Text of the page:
Nintendo settles injury case resulting from use of joystick

March 10, 2000|By ALBANY TIMES UNION

ALBANY, N.Y. -- Nintendo boasts that its video game controller will "take a licking and keep on ticking," but the hands of the children using it have been left blistered and bleeding, according to the New York attorney general.

In a case surrounding "Mario Party," Nintendo of America Inc. agreed to ship protective gloves to any of the estimated 1.15 million households in the United States that bought the game, Attorney General Eliot Spitzer said in announcing an out-of-court settlement with the manufacturer.

With the company offering as many as four pairs of the gloves to each buyer and the gloves retailing for about $20, the settlement could cost Nintendo upward of $80 million.

Christine Pritchard, a spokeswoman for Spitzer, said the company had received about 100 complaints on injuries from the game.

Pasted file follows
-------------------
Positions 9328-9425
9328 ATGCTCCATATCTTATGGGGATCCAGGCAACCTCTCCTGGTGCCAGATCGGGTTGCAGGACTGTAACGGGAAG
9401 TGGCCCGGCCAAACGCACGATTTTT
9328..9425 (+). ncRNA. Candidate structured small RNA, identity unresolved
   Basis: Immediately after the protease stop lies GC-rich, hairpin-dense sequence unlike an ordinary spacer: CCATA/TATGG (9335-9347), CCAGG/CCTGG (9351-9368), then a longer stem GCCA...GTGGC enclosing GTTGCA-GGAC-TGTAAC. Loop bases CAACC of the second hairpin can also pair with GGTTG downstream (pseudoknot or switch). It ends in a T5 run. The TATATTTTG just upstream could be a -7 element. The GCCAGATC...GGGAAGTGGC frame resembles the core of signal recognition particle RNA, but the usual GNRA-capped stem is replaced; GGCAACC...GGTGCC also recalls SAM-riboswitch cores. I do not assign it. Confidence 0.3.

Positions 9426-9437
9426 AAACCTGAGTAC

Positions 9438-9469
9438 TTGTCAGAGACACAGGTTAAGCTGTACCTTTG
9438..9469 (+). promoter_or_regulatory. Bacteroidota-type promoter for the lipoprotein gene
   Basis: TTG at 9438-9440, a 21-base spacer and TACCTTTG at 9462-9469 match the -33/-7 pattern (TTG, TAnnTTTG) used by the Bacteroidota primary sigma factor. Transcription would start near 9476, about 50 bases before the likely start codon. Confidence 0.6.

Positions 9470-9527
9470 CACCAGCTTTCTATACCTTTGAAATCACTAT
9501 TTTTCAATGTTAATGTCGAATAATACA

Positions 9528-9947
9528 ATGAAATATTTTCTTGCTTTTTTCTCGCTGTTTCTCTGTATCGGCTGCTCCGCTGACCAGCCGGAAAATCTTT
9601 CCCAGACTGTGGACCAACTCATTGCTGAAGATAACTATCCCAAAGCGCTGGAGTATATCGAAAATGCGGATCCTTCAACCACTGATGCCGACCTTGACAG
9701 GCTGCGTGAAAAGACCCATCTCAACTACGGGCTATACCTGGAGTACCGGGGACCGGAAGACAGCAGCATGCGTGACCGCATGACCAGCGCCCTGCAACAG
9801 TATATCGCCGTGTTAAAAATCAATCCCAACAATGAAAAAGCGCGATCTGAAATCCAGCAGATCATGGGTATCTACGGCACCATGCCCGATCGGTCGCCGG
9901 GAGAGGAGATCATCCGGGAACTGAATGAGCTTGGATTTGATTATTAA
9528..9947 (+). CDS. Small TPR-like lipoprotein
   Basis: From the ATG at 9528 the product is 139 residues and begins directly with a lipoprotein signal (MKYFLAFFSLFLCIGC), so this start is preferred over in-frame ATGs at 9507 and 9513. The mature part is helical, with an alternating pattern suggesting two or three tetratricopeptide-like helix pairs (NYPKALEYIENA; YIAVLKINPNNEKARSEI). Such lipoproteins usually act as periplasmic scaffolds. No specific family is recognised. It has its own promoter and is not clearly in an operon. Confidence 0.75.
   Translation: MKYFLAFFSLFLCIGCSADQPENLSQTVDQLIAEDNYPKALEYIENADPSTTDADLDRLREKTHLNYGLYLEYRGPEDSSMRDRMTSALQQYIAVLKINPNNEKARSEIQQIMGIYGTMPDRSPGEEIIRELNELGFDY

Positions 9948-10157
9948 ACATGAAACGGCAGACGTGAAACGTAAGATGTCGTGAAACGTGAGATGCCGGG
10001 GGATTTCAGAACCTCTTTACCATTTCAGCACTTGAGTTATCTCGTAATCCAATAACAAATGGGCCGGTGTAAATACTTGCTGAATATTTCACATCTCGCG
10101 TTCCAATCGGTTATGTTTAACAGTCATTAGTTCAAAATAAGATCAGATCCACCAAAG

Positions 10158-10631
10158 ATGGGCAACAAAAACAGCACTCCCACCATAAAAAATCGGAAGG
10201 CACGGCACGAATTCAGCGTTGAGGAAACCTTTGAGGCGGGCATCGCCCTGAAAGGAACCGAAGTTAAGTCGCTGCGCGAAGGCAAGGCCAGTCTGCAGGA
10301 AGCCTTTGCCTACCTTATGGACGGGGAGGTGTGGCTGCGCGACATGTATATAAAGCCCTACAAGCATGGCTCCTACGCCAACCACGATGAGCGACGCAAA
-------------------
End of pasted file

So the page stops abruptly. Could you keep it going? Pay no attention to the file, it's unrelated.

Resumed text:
To play Mario Party, which is targeted at children ages 7 to 13, some children press their palm onto the controller's joystick, which has grooves etched into a circular tip. The friction and pressure on the grooves have caused burns, cuts, punctures, blistering and tearing of the skin, according to the attorney general.

Nintendo did not return a call for comment, but on its Web site it is now posting a warning, "To avoid irritation to your skin and/or damage to the Control Stick, do not rotate it with the palm of your hand. Rotate the Control Stick with your thumb or by holding it between your thumb and forefinger."

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